NewsLocal News / January 11, 2017

Hogsett Picks 26-Year IMPD Veteran As New Chief

Bryan Roach was named Chief of the Indianapolis Metropolitan Police Department by Mayor Joe Hogsett Wednesday.Joe Hogsett, IMPD, Indianapolis Metropolitan Police Department, Indianapolis, Bryan Roach2017-01-11T00:00:00-05:00
Hogsett Picks 26-Year IMPD Veteran As New Chief

New IMPD Chief Bryan Roach has been with the department since 1991.

Courtesy IMPD

Indianapolis Mayor Joe Hogsett has named Bryan Roach to lead the police department where he's worked for 26 years.

Roach began his career with IMPD in 1991 as a patrol officer in North District. He's worked as a narcotics detective, served on the department's SWAT team, and supervised the North District Neighborhood Resource Unit. He has held every rank, merit and appointed, within the police department over the past 26 years. In 2014, he was appointed Deputy Chief of Administration. 

“Throughout his career, Bryan has proven himself an exemplary officer and a dedicated leader – with an incredible commitment to the community that has shaped him,” Hogsett said. “Bryan’s leadership, experience, and vision, are exactly what this police department needs to continue addressing the root causes of crime and make our city safer.”

Roach said that he is committed to the community policing initiatives rolled out under his predecessor, former chief Troy Riggs. And he says trust and transparency are essential for building good relationships between the police and the community.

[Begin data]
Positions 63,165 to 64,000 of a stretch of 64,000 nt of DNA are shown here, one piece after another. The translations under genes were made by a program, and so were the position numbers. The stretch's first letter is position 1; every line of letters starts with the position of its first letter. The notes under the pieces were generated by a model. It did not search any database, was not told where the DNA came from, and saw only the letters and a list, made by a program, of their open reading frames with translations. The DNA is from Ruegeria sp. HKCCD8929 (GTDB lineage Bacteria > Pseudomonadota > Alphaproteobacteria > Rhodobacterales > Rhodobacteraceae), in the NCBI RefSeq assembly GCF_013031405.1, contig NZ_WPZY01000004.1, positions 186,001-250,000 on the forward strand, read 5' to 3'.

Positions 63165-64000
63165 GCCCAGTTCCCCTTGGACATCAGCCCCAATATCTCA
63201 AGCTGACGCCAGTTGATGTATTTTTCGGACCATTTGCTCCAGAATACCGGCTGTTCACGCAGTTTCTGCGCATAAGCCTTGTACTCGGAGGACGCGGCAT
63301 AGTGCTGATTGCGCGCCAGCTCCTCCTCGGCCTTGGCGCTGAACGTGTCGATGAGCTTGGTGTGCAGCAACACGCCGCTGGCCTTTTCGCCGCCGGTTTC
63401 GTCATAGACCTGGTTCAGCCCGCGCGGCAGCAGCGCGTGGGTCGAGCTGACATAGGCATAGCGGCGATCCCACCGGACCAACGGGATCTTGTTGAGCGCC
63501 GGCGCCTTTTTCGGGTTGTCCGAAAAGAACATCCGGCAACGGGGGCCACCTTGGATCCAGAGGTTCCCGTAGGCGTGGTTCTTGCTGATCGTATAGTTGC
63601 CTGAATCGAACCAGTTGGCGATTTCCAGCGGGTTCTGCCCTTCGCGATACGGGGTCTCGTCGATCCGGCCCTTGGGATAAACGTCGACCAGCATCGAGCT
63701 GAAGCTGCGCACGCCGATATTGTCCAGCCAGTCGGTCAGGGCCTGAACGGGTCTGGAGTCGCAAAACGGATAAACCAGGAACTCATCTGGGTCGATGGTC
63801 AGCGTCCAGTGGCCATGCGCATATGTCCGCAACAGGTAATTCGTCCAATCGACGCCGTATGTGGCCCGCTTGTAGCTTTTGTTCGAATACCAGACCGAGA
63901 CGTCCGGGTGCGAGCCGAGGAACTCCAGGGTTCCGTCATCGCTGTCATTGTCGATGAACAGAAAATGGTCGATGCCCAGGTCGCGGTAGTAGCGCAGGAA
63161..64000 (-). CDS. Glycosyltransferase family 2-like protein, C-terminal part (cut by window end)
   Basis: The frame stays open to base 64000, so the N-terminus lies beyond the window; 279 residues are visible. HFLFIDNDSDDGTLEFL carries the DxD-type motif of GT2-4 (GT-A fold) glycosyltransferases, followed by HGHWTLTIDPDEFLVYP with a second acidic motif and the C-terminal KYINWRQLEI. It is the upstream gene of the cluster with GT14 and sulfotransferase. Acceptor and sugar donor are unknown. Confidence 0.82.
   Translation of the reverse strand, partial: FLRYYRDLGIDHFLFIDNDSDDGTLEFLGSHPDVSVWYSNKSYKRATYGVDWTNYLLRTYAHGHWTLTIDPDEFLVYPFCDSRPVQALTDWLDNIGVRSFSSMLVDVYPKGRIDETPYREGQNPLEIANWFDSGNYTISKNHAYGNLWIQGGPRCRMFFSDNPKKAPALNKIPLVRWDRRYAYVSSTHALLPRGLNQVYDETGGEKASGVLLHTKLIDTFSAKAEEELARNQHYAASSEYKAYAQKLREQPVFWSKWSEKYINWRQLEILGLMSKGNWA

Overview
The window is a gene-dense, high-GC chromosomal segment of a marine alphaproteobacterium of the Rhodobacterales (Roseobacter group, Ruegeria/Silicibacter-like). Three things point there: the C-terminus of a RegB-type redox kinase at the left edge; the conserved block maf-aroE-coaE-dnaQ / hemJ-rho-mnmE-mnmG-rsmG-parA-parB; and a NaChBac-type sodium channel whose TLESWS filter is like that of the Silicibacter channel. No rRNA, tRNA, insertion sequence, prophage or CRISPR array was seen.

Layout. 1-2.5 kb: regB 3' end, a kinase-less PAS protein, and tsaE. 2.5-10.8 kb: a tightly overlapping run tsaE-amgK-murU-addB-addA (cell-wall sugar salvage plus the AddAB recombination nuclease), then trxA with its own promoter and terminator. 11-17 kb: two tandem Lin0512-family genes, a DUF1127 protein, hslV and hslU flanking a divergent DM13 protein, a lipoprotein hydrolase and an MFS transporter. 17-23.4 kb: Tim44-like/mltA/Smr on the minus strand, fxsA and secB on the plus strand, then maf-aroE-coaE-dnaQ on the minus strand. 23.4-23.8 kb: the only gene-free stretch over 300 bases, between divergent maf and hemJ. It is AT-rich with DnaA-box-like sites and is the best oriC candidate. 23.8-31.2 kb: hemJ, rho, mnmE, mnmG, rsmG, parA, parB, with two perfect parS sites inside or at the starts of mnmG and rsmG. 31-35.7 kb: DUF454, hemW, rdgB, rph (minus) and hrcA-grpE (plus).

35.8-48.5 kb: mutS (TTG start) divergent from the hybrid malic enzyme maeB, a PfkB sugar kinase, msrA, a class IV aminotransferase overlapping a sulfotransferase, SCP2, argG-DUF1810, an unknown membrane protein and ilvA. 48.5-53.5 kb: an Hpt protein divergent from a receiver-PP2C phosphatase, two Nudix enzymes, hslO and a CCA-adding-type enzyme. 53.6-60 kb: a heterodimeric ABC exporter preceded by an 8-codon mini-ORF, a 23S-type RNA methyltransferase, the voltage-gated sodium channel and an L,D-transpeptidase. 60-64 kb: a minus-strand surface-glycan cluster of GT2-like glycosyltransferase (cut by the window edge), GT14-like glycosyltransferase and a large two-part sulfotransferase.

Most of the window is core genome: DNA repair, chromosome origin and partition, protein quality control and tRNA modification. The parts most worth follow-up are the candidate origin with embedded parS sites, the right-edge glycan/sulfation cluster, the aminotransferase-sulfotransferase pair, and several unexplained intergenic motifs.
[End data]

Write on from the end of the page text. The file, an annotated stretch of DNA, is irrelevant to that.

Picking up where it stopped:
"There are hundreds of thousands of opportunities each year for individual officers to interact with individual citizens," Roach said. "Our officers must treat people as people, no matter the circumstances. It's every interaction that builds that trust and that understanding."

For the last six months, Roach has served on the Mayor’s Criminal Justice Reform Task Force, which released its recommendations in December. 

"It's always been important to me that people who don't belong in the criminal justice system don't end up in the criminal justice system because they don't get the care and concern they need," Roach said. Issues like mental health and substance abuse can be much better addressed in ways other than being arrested, he said.

Roach's appointment offers continuity for a department that's challenged by a rising homicide rate and the effects of poverty in many neighborhoods. He said Wednesday that he's committed to the job for at least three years -- if the mayor will have him, he added.

Deputy Chief Valerie Cunningham, who filled in briefly for Riggs after he resigned at the end of December, said she never wanted the job permanently and instead campaigned for Roach. She is expected to step into Roach's previous role as deputy chief of administration.

"We both see this as an opportunity for our agency to continue on a positive path, uninterrupted. Chief Riggs set us on an excellent path. Chief Roach will go down that path with the accelerator floored," Cunningham said.

As an insider, Roach knows the challenges that face IMPD, including matters of budget and staffing. Hogsett has pledged to raise the number of officers from its current 1,500 to more than 1,700 by the end of his first term. 

Roach has received awards and recognition for his work. In 2016, he was awarded the Jake Laird Local Public Safety Hero Award. In 2015, he was presented the Hulman Health Achievement Award by the Indiana Public Health Community for being instrumental in Indiana’s first law enforcement life-saving program for opiate overdose victims.

Roach grew up in Indianapolis and is a graduate of IUPUI. He is a graduate of the Federal Bureau of Investigation’s National Academy, served as an IPD SWAT team member from 1996 to 2005, and has been awarded two Medals of Valor and the Medal of Merit.

 

 

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